Sunday, September 14, 2008

New New York


Midtown Manhattan

Who would have thought that midtown Manhattan would ever look like this. The department of transportation is doing good work in providing space like this. Now let's see more public space with fewer restrictions in neighborhoods that are open past 5pm.

8 comments:

m e l i g r o s a said...

that's wonderful!
a colored bikeline and some coffee, Im so there ;]

Peter said...

awesome.

Freewheel said...

That's a beautiful thing. I'd love to sit there with a beer and watch the bikes go by.

Zakkaliciousness said...

is that a real photo?! that looks brilliant. like a french street, also because they have that green bike lane colour in france, Nice, in particular. amazing.
where is this?

gabriella said...

COOL. lookin more and more like cph.

Michael said...

Zakkaliciousness: lol, that was my reaction when I stumbled into the intersection- 'Am I dreaming?' These sorts of changes are happening all over the city - but NYC still isn't a 'bicycle friendly' city.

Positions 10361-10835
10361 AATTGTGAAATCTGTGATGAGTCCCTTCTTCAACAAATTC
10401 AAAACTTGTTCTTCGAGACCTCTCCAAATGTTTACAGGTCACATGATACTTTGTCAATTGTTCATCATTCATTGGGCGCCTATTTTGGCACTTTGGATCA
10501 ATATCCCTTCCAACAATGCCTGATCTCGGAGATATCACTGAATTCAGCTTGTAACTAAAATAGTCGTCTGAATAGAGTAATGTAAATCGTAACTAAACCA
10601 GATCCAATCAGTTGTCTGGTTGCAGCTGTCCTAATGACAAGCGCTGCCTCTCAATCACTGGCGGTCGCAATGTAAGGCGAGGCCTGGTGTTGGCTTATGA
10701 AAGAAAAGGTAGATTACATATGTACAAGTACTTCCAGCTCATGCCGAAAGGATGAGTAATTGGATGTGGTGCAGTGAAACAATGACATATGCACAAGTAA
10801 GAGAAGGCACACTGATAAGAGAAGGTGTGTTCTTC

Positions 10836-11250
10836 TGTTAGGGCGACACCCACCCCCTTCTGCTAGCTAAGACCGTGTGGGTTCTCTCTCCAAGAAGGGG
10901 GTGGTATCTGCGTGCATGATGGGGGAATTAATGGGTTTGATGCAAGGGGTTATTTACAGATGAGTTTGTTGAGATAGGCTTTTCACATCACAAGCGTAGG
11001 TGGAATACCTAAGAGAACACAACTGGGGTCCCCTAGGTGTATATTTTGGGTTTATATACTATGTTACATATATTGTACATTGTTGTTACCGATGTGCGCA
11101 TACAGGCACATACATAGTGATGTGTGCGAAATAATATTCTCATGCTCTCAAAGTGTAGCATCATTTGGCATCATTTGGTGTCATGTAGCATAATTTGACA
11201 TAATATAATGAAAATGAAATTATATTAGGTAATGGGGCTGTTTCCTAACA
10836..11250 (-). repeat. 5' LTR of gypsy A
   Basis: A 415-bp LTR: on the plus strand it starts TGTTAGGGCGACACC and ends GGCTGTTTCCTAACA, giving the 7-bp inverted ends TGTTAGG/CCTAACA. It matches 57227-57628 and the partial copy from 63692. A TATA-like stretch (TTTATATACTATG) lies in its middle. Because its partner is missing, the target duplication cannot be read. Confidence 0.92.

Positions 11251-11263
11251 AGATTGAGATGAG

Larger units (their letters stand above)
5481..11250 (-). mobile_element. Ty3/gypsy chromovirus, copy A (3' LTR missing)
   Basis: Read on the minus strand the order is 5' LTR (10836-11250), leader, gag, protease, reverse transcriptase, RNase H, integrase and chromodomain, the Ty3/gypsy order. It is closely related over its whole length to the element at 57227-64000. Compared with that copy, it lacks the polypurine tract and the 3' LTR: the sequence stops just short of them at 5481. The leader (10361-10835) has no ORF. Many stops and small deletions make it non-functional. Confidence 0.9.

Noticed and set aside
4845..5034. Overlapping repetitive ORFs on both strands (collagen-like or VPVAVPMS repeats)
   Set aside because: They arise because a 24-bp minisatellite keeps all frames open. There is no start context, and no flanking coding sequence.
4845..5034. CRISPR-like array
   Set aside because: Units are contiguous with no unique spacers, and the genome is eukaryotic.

The problem is that, while it might be part of a larger longer term plan - for the moment, there are just islands of little bicycle lanes - which barely connect to one another. So you can ride very safely for a few blocks and then suddenly it stops and you're thrown out into 5 lanes of traffic and no bicycle lane for 20 blocks until you get to the next nice little corner like this...

Time will tell if they can build a serious bike path system in a city that is so dependent on cars...

Erik Sandblom said...

Hey, Michael, NYC is not dependent on cars. It's dependent on public transport. You can find the numbers if you google for Bloomberg and congestion charge, I think.

Cars can look like they dominate transportation but that's just because they take up so much space. The occupants of 20 cars could easily fit in a single bus, for instance. A subway train can easily take hundreds of people.

It's a fun experiment you can do at home: Count the number of bikes you see on the street, and compare it to the number of cars you see. Even if there are equal numbers of both, it will look like most people are choosing cars over bikes.

Erik Sandblom said...

I borrowed (took) this picture to show at Ecoprofile. Hope that's OK!